Detection and Decision Making
Providing timely situational awareness and information is key for decisions and makers. As a result, better resource utilization, successful prevention and mitigation of emerging threats, and improved security will occur. Health situational awareness contributes to the overall situational awareness by providing information to jurisdictions at the state, local, and tribal levels, which informs their decision-making as they prepare for, respond to, and recover from a public health emergency or event. More specifically, health situational awareness can be used to collect data and information regarding health threats, population health, health system and human services resources, health-related response assets, as well as other considerations.
NACCHO’s preparedness initiatives are designed to help local health departments (LHDs) build and sustain innovative systems and tools for health situational awareness, improve operational capabilities to meet the full range of health situational awareness needs across stakeholders, and address technological and policy barriers to health situational awareness. NACCHO maintains health situational awareness and helps support LHDs decision-making before an incident, during a response, and through the recovery operations by working on the following preparedness projects and topic areas:
The impact of a severe influenza pandemic could overwhelm hospital emergency departments, clinics, and medical offices if large numbers of ill people seek care. Ensuring patients have the tools and resources to get better at home is an effective way to reduce surge at hospitals and other medical facilities. To address this challenge, NACCHO and CDC partnered to establish and investigate the possibilities of using a text-based reminder system for individuals to follow up on prescribed antivirals and vaccinations.
Text messaging, unlike other digital technologies, has the potential to reach the most populations in the United States because it remains a constant in people’s daily lives. Given that that majority of Americans own cell phones, and an increasing number of those people text, substantial opportunity exists to send messages to reach the public and provide health emergency information, especially during a pandemic or catastrophic event.
NACCHO’s Biosurveillance project maintains and enhance the integration of local public health officials into federal biosurveillance planning and execution activities, which is vital to ensure an appropriate and rapid response to any biological threat. NACCHO shares a common mission with DHS to support local biosurveillance efforts by sharing critical information regarding systems, practices, and resources that will enhance LHDs’ ability to detect biological threats, rapidly mobilize and mortality, and alert the public in the event of act of bioterrorism or emerging infectious disease epidemic. NACCHO continues to support this project by facilitating conference calls with the Biosurveillance workgroups, disseminating promising practices, and representing the interest of LHDs to federal agencies and partners by participating in biosurveillance meetings.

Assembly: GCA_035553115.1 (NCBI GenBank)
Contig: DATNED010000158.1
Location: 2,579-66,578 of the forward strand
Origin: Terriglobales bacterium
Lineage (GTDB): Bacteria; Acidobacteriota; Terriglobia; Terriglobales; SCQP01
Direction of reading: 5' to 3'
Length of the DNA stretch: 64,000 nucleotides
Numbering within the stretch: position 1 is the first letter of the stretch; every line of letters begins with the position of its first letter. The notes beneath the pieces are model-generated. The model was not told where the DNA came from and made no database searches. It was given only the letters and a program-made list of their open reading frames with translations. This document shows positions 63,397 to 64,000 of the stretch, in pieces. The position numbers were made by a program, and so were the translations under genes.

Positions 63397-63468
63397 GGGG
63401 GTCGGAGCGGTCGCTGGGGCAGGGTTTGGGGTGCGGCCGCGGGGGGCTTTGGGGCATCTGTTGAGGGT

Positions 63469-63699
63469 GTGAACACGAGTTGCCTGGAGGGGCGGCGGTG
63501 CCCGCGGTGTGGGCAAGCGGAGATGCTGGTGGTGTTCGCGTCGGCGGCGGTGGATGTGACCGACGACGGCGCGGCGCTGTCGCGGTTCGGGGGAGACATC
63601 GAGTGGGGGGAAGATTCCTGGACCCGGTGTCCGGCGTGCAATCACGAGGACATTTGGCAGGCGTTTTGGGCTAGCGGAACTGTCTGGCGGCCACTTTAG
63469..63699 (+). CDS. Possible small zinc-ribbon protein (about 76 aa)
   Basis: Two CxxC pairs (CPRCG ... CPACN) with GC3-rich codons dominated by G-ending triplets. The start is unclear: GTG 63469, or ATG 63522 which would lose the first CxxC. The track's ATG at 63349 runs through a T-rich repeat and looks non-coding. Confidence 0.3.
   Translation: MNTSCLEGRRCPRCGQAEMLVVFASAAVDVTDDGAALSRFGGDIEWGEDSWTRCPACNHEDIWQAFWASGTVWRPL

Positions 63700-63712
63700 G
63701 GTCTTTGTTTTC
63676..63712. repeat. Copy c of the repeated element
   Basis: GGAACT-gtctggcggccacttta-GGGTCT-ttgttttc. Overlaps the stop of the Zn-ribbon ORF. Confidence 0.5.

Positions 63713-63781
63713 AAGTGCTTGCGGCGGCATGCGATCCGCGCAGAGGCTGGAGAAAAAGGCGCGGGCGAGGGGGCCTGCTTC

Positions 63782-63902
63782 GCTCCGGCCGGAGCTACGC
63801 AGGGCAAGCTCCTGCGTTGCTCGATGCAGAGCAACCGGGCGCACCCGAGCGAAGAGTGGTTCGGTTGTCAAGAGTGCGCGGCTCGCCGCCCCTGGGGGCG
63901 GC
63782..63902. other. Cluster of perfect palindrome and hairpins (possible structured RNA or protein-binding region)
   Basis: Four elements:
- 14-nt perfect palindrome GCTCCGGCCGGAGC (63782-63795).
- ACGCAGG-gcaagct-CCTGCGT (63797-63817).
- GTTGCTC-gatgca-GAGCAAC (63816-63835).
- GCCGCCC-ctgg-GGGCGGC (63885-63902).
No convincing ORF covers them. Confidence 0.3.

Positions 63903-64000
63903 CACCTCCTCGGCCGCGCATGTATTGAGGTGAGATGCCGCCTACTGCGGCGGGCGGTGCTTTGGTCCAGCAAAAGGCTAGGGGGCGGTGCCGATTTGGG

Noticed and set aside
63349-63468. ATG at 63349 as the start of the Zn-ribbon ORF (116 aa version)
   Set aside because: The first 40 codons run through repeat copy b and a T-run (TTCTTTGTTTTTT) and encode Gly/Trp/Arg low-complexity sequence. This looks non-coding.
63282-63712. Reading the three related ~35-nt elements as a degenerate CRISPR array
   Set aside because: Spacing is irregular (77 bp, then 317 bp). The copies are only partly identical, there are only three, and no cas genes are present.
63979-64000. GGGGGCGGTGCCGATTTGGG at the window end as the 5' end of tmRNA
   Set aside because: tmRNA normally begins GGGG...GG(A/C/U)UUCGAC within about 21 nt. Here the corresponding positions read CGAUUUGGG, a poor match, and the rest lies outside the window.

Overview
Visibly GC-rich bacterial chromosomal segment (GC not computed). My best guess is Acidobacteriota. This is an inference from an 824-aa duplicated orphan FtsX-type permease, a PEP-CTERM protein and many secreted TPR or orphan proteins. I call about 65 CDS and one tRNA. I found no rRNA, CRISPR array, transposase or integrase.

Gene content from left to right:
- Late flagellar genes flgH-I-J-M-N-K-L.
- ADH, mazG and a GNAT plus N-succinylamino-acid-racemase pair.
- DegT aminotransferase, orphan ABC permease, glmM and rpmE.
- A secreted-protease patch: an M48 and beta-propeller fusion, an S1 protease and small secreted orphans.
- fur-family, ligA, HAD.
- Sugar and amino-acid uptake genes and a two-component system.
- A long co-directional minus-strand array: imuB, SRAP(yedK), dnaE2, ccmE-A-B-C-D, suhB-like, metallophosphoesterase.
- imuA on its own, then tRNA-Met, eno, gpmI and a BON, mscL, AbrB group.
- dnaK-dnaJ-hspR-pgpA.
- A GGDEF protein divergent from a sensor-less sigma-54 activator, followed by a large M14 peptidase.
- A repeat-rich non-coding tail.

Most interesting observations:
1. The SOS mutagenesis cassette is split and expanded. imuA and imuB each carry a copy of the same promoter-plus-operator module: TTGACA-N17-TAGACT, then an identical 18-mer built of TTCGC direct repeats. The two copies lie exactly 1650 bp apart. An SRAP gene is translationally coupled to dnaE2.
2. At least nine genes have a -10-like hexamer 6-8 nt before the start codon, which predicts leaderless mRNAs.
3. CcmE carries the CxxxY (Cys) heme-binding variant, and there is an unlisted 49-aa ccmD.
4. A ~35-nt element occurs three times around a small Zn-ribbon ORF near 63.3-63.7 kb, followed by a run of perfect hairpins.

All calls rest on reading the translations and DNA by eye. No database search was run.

NACCHO’s preparedness portfolio was designed to communicate and disseminate situational awareness to LHDs by helping them build sustainable capacity for emergency response, foster private and public partnerships, and develop activities, tools, and resources which will help them prepare for, respond to, and recover from a public health emergency or event. These mechanisms include:
Communicating with our stakeholders including local public health, national policy makers, and the public through a variety of methods. The Preparedness Brief Blog shares the latest news, articles, and upcoming opportunities in local public health preparedness. To learn more about all of NACCHO’s workgroups, visit the Advisory Group Page.
Serving as a conduit through which local input can reach and affect change on national initiatives. This includes maintaining preparedness workgroups and developing policy statements to inform national policy and guidance.
Activating an incident command and work with partner organizations to support local health departments and federal partners maintain situational awareness and respond to emerging threats.
For example, NACCHO developed and offers the Roadmap to Ready training a mentorship program for new local preparedness coordinators.